By Jim Vaughan, Senior Fellow
Listening to CNN report on Winter Storm Leon, the ice and snow event that shut down the city of Atlanta on January 28-29, reminded me of the ice storm that affected events leading up to the Atlanta’s second Super Bowl in 2000.
It seems that while snow and ice are unusual occurrences in the Georgia capital, they aren’t as rare as you might think. The 2000 storm made it difficult for fans to get downtown for the NFL Experience and other parties and events and likely resulted in Atlanta ranking No. 10 among the 15 cities that have hosted the Super Bowl.
So cross off “warm and sunny” from the list of advantages Atlanta will tout when the city bids for the 2019 Super Bowl—the first that the new retractable-roof stadium for the Atlanta Falcons will be eligible to host. This week’s storm will likely require that Atlanta’s bid include a snow and ice contingency plan!
Of course, the jury is out on the NFL’s decision to present the Super Bowl in an outdoor stadium in a cold-weather locale. But at least one cold-weather city is cashing in on the game: Omaha.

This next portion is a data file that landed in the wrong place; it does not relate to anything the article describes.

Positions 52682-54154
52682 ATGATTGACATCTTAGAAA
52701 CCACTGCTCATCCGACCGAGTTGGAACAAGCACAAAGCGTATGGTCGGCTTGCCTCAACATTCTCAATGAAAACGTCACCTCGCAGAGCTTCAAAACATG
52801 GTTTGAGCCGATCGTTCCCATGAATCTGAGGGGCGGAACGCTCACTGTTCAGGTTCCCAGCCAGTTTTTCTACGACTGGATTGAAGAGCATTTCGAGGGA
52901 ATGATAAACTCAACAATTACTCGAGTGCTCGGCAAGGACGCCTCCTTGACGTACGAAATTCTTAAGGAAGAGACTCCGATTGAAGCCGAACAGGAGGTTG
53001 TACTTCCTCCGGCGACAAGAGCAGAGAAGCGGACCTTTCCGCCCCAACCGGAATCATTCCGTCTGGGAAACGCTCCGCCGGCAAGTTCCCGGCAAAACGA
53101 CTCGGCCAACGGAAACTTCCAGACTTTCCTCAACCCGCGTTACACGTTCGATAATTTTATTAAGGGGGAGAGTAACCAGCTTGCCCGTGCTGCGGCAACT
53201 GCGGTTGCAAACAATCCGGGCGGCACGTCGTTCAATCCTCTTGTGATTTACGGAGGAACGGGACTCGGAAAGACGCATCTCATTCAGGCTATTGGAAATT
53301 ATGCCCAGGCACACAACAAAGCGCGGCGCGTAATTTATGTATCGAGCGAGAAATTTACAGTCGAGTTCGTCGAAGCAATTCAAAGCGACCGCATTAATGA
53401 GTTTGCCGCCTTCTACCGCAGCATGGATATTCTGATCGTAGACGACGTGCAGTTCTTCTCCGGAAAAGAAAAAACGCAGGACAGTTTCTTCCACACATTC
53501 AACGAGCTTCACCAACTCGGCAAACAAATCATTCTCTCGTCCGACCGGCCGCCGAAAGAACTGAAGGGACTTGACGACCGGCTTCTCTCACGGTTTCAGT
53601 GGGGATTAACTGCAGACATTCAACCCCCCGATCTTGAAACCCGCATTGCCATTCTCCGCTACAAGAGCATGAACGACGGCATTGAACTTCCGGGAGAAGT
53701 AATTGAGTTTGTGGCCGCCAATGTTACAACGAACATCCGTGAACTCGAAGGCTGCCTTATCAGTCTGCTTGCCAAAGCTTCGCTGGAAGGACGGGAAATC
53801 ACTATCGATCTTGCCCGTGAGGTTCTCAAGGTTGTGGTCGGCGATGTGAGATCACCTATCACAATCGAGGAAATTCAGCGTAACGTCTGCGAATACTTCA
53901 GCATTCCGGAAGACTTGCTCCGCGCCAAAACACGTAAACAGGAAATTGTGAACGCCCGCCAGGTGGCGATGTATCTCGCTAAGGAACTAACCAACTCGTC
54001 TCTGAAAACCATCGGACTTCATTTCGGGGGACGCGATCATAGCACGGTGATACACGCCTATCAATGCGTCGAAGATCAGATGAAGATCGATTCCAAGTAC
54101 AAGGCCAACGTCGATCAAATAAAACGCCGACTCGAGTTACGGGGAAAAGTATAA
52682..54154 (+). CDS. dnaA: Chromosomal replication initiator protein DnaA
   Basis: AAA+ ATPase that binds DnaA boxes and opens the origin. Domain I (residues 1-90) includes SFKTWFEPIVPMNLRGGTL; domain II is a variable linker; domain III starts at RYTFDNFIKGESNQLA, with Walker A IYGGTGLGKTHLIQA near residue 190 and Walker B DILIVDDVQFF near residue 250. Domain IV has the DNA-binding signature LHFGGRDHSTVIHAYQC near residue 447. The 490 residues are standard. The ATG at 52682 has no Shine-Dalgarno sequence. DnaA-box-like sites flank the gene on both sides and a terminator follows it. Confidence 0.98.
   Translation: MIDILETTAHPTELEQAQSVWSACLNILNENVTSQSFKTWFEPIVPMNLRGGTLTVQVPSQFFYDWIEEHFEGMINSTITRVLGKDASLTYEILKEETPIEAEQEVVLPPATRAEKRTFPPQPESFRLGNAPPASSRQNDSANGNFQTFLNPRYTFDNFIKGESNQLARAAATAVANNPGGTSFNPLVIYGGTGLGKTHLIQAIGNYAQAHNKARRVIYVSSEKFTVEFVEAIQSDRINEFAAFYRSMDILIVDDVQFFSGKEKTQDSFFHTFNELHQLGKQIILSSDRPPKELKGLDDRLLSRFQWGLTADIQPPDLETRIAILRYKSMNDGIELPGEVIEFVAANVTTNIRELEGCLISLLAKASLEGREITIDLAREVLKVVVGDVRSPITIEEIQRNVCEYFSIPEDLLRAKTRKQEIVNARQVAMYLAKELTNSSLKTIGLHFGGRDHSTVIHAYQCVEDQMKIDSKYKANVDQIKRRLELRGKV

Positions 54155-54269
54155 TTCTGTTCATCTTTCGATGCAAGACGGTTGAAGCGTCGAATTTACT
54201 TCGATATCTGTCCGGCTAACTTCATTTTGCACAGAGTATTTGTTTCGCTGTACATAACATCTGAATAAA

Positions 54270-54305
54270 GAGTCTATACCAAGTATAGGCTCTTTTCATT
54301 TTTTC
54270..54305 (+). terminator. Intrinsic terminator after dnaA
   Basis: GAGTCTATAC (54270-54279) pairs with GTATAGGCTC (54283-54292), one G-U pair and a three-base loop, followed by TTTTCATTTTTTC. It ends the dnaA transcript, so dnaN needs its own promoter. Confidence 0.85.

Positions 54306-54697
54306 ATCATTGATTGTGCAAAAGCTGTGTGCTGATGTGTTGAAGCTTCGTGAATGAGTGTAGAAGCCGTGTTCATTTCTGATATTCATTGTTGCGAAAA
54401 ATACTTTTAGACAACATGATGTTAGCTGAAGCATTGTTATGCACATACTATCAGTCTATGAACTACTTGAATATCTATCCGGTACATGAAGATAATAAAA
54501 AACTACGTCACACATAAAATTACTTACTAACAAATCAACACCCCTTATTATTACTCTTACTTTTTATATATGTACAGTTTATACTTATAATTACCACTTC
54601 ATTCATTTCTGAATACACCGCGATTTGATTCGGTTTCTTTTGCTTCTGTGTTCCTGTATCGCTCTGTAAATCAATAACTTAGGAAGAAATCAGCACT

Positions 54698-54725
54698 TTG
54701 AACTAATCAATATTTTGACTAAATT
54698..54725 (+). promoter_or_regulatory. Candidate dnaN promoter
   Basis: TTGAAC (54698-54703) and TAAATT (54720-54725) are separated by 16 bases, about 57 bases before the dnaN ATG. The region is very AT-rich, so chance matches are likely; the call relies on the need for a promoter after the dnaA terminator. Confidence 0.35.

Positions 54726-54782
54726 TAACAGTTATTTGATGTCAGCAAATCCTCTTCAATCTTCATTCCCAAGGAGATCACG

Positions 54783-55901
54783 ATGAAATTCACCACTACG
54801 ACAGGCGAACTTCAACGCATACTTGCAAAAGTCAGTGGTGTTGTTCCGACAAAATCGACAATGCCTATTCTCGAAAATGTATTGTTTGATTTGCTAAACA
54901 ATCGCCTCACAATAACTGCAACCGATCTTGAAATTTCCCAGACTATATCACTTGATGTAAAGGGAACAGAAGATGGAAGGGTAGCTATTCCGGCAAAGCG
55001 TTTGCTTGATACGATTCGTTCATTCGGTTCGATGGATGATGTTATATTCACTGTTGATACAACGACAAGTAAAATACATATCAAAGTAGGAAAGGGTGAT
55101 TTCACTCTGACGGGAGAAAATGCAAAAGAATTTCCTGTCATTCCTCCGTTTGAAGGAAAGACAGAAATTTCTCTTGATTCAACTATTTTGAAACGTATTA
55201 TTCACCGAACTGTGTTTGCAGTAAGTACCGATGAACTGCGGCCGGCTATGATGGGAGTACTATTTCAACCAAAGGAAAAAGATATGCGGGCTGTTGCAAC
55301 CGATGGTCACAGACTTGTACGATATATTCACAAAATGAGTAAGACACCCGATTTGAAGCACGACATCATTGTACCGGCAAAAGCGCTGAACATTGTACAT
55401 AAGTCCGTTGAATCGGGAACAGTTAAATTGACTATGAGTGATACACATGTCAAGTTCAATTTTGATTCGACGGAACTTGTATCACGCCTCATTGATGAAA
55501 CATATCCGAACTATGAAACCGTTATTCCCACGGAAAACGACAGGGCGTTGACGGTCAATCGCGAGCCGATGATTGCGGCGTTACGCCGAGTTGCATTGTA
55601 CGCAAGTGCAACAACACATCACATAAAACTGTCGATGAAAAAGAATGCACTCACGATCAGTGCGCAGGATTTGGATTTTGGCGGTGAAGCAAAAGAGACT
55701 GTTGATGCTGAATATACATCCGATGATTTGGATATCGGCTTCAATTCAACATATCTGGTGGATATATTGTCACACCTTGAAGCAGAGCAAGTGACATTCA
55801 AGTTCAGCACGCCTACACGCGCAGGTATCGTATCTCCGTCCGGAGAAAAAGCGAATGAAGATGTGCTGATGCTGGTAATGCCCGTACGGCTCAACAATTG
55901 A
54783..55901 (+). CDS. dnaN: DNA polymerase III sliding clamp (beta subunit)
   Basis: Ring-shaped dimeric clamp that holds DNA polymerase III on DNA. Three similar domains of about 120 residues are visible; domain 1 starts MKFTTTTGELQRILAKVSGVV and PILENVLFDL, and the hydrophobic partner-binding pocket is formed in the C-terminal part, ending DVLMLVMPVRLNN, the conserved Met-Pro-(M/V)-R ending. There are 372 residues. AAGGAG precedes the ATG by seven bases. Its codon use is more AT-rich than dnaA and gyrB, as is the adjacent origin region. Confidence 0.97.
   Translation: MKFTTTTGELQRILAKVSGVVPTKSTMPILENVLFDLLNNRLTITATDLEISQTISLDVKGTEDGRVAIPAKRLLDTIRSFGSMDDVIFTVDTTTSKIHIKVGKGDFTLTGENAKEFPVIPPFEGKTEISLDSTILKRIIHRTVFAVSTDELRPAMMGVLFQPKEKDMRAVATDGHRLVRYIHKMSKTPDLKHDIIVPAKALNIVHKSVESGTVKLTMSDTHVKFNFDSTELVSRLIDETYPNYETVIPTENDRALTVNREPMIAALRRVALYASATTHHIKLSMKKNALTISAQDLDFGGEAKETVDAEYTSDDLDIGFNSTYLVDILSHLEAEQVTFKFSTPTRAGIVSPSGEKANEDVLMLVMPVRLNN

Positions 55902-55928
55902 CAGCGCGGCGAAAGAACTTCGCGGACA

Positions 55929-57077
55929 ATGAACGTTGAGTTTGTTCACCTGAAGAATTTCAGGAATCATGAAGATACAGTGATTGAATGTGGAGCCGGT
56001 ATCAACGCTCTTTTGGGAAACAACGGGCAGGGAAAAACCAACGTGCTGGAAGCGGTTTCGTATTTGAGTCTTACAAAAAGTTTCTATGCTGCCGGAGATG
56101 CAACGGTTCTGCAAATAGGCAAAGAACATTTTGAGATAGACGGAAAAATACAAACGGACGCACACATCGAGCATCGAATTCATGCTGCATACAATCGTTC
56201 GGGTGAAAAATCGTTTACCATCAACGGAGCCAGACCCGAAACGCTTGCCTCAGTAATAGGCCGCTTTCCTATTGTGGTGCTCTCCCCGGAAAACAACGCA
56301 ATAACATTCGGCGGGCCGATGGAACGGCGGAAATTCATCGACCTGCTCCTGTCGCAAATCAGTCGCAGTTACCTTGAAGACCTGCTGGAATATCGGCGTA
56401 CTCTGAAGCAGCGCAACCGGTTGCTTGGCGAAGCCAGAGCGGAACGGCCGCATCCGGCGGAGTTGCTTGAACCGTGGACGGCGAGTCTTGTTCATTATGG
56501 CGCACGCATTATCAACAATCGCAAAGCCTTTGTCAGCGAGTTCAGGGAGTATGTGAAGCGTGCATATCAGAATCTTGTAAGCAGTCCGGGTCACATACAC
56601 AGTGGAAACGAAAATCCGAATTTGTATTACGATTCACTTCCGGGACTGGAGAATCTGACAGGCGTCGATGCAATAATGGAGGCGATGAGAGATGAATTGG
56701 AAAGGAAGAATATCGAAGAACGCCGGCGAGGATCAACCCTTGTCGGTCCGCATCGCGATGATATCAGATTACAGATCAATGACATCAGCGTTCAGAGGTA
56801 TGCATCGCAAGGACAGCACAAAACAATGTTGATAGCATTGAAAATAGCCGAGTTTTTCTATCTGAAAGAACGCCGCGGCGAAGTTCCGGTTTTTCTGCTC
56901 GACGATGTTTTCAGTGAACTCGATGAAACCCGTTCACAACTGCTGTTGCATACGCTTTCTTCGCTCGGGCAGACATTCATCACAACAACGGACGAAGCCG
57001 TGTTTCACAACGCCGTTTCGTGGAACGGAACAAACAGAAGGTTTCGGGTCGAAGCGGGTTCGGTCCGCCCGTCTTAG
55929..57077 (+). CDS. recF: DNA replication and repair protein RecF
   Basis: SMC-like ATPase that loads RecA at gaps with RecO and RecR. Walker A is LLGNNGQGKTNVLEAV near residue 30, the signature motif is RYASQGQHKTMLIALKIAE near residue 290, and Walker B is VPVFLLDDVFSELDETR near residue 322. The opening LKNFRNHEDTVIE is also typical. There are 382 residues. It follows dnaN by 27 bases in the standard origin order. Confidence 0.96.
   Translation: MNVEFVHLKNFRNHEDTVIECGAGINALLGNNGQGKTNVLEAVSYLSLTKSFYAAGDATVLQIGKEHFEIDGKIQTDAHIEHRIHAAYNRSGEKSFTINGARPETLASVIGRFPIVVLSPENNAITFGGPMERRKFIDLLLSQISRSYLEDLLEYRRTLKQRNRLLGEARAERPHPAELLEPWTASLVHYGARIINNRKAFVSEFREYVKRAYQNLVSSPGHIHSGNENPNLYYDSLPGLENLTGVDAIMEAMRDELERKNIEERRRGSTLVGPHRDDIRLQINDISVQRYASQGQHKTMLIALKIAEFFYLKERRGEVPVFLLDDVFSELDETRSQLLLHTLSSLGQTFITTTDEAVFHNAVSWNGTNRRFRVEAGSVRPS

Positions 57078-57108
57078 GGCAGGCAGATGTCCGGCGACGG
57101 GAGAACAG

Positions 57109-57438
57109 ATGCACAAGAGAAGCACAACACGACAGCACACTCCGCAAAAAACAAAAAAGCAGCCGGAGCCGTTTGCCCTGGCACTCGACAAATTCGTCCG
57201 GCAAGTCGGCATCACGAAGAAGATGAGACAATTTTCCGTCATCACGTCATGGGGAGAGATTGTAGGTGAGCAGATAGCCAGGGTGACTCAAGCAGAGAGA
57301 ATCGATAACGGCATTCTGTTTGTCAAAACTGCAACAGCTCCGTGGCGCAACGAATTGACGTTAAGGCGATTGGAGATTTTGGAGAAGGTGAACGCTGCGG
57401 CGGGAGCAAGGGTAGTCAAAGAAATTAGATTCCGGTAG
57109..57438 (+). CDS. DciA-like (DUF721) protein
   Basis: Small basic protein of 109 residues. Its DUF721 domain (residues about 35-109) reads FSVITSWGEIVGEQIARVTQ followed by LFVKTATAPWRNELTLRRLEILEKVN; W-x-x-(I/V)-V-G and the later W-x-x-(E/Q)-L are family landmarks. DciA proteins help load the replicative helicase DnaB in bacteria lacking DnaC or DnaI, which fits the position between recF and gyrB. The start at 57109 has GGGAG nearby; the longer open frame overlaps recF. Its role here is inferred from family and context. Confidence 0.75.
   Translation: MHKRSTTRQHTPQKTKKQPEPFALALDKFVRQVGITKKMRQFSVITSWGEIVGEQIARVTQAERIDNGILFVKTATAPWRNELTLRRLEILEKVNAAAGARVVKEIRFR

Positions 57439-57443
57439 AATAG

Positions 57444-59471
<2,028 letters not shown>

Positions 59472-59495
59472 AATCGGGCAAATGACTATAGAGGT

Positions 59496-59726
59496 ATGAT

When the Greater Omaha Chamber and others in Omaha noticed that Denver Broncos quarterback Peyton Manning was shouting “Omaha! Omaha!” at the line of scrimmage, they moved quickly to capitalize on the opportunity.
The Chamber produced a video love-note to Denver, reports the Omaha World-Herald. Showing quick-changing Omaha scenes over a musical background, the 30-second video starts with the scribbling of what looks like the chart of a football play.
"You have to be set before every great play," a narrator says. "We know 'Omaha' works for Peyton. It works for us, too."
Chamber President David Brown was featured in an All Things Considered segment on NPR.
“We're always trying to promote the fact that we're a great city with great quality of life and cost of living and great jobs and those kind of good things,” Brown said. “So when an opportunity like this presents itself, it just adds to our ability to kind of build our brand out there for people and companies that might be looking for a place that they could invest or have a career.”
But back to Winter Storm Leon—Market Street’s Katie Bass wins the crazy commute award for walking the last five miles home on Tuesday night. And irony of ironies, Alex Pearlstein reports from Des Moines: “It’s warm and dry up here in the snowbelt.”